These schemes were built in heydays of MKDC’s most creative period of existence. Every project was attempting something new and it was difficult to absorb the full scope and direction this work was taking, as there was a lot of work coming out of the office and I was a bit too close to it to be very objective. When I recently re-read the article and re-visited the schemes quoted above, my respect for author shot sky high for his clear historical grasp and  brilliant  observations  making sense of the town planning and detailed incisive analysis of the two housing schemes with such differing characteristics. To cap it all, his prediction about the ‘disaster **’ Netherfield could face made me jump and led me to form this ‘one man fan club’.

If you recall, the difficulties of building at this time lead to the choice of specific contractors and the chosen methods of construction. The housing within the adjoining grids at Beanhill (Norman Foster), Coffeehall (MKDC) had similarities both in construction and formality of layouts. It is no coincidence that this pressure to build up to 4000 homes a year, quickly started to lead to building failures in all these schemes soon after the completion. The leaking roofs, condensation, mould growth, sound transmission between houses, badly fitted and leaking windows created a nightmare situation on all these grids. It is also worth noting that the first sets of tenants for mostly rental housing came from some of the most socially deprived areas of London and Birmingham.

The first test waiting for these new communities was to react to this ‘hell’ they were provided to live in. As Maxwell predicted, the communities under a common threat reacted in unison despite their embryonic state. The first test of cohesive layouts and anticipated community spirit was passed with flying colours. The galvanised community sprung in action forming successful protest/pressure groups to demand quick and effective remedies for these problems. The social mix of tenants and failure of construction ensured that these estates started to look and feel deprived and failing in almost every sense very soon after their construction. The new tenants were refusing to move in, and only desperate, reluctantly accepted the offers to move in. Tenants had little opportunities and freedom of choice and they felt trapped in declining estates. This reputation still remains to this day and the tenants, particularly recent immigrants with little or no income are being housed in some of these schemes. I personally felt very uneasy when taking photographs in Netherfield and my subsequent visit to nearby Eaglestone was a relaxed walk in Newmanish surroundings with children playing everywhere.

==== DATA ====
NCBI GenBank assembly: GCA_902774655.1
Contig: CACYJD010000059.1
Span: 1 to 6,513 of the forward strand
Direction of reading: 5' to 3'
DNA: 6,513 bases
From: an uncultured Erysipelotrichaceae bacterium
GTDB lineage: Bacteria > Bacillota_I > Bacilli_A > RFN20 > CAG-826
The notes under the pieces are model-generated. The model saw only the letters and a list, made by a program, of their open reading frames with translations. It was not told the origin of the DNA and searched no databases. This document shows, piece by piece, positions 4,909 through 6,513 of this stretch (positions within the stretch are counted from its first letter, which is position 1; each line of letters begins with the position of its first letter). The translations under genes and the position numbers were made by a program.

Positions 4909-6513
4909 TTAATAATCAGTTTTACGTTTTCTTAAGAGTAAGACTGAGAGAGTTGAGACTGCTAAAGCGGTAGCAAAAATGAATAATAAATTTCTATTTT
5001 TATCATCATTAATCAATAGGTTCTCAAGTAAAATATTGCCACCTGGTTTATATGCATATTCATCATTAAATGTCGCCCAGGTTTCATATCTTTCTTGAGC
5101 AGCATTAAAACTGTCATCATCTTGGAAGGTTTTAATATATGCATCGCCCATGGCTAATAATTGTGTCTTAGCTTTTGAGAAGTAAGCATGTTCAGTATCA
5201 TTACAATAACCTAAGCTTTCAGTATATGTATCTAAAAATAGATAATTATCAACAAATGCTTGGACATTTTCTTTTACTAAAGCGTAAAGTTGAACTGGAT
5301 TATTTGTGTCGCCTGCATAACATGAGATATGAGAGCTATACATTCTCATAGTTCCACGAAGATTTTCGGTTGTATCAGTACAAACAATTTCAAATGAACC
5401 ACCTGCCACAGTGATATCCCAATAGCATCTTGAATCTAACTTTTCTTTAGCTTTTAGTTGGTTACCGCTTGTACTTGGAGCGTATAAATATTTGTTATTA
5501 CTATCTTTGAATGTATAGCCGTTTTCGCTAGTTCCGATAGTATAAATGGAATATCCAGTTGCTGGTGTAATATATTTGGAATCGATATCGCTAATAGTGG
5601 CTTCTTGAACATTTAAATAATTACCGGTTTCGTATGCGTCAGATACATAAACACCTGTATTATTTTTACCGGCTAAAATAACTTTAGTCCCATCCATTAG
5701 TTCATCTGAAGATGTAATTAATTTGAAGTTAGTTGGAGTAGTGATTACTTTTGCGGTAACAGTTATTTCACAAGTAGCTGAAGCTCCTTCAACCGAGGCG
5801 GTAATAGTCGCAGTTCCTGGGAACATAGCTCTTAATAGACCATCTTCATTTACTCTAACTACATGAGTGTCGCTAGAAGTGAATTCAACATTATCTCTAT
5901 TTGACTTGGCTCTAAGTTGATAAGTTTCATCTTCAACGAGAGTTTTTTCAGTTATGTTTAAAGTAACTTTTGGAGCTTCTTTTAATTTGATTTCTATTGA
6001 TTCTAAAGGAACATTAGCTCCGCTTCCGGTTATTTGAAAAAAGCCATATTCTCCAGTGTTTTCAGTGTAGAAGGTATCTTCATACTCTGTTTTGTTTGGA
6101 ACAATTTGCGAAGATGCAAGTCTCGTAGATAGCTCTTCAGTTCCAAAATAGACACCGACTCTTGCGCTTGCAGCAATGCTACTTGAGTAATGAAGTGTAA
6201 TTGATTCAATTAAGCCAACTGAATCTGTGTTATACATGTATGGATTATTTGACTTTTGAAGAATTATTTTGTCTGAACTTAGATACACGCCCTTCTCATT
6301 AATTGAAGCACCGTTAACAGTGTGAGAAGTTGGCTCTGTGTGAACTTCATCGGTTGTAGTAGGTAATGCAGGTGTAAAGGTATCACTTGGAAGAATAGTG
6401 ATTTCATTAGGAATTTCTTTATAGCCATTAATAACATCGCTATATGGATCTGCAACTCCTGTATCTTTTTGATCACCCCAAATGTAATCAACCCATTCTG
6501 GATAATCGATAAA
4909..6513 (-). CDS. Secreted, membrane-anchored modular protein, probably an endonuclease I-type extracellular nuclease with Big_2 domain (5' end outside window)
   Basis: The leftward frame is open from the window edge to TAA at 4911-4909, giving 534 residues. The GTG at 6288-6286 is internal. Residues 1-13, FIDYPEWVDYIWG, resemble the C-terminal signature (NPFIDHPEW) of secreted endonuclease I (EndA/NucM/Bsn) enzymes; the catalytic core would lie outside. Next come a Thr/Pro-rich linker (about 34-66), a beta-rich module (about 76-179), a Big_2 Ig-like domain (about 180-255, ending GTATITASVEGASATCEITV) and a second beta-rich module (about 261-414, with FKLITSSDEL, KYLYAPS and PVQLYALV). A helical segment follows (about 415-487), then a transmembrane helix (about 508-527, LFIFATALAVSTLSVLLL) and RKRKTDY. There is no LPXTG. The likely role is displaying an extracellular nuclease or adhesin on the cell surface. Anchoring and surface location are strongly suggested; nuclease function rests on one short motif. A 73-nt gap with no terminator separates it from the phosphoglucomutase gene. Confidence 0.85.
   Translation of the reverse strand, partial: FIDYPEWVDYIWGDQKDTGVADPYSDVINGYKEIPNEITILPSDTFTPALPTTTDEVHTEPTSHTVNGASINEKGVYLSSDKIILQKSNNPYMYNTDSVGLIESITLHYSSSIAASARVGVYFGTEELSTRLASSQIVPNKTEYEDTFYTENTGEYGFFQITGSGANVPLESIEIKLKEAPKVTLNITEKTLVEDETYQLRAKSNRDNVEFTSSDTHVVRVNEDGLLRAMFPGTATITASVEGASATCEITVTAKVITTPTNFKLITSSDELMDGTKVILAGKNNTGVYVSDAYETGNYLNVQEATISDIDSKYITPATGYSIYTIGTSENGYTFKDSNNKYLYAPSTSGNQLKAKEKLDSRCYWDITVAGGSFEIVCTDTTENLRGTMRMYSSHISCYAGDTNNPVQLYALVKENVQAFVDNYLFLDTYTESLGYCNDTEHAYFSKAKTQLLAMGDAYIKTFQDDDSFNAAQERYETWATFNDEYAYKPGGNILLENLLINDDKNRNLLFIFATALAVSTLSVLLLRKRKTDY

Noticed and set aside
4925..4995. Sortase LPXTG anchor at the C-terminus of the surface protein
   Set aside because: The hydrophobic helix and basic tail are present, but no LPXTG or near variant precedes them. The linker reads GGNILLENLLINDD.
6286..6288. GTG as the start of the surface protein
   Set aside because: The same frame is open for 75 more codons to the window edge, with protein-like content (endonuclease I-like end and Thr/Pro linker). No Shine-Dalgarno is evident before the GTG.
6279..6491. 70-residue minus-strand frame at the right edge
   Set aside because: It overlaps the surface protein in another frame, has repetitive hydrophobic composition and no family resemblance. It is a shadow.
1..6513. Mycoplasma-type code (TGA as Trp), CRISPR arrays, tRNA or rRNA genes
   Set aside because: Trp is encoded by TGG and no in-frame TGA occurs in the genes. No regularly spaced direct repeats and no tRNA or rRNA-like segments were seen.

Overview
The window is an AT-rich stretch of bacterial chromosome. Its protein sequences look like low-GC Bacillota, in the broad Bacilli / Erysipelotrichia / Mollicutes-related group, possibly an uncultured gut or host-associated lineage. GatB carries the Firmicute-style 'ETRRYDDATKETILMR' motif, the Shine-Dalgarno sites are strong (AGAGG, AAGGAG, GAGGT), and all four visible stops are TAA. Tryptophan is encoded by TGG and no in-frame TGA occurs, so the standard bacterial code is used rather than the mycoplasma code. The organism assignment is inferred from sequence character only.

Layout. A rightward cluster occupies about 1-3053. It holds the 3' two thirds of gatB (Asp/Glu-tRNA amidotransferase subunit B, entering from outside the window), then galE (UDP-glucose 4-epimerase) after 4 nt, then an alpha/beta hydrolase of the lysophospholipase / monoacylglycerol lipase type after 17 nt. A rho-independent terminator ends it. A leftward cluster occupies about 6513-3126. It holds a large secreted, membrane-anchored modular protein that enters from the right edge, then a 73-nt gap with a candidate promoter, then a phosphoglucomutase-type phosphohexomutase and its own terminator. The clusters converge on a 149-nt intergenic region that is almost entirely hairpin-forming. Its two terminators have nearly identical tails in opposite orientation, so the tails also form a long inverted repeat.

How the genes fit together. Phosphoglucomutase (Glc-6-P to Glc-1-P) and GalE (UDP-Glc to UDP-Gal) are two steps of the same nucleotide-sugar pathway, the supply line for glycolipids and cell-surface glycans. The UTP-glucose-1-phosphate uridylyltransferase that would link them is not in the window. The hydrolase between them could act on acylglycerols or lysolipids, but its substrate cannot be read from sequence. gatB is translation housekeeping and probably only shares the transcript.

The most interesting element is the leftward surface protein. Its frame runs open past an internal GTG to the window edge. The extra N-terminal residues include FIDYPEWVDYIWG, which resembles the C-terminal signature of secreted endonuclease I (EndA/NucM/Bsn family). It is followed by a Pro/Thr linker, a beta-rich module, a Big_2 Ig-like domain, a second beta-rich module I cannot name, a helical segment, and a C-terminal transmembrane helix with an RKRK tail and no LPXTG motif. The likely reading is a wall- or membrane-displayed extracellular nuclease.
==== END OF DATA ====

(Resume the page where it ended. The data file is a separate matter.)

Huge amount of pressure was exerted to put pitch roofs wherever possible; doors and windows replacement was extensive. The maintenance of these estates is proving a serious problem to Milton Keynes Council which inherited most of the socially rented housing and community buildings is unable to afford this onerous task. A sad and unfair distribution of responsibilities too complicated to explain here is making a bad situation worst.

Meanwhile, the tremendous force of Margaret Thatcher hit the country and the overwhelming flood of Thatcherism  brought Housing Act 1980 with ‘Right to buy’ legislation, where council tenants could buy the houses they rented at discounted prices. A hugely popular scheme which even the future Labour government was unable to repeal.

This was not quite the catastrophy Robert Maxwell had in mind**, nevertheless the fate of Netherfield was sealed. As the whole estate was built for renting, the random ‘ownership’ ensured that the cancer of ‘beautifying and personalising’ the newly bought pieces of real estate was  well spread and ensured the certain death of all laudable objectives architects stood for in its design.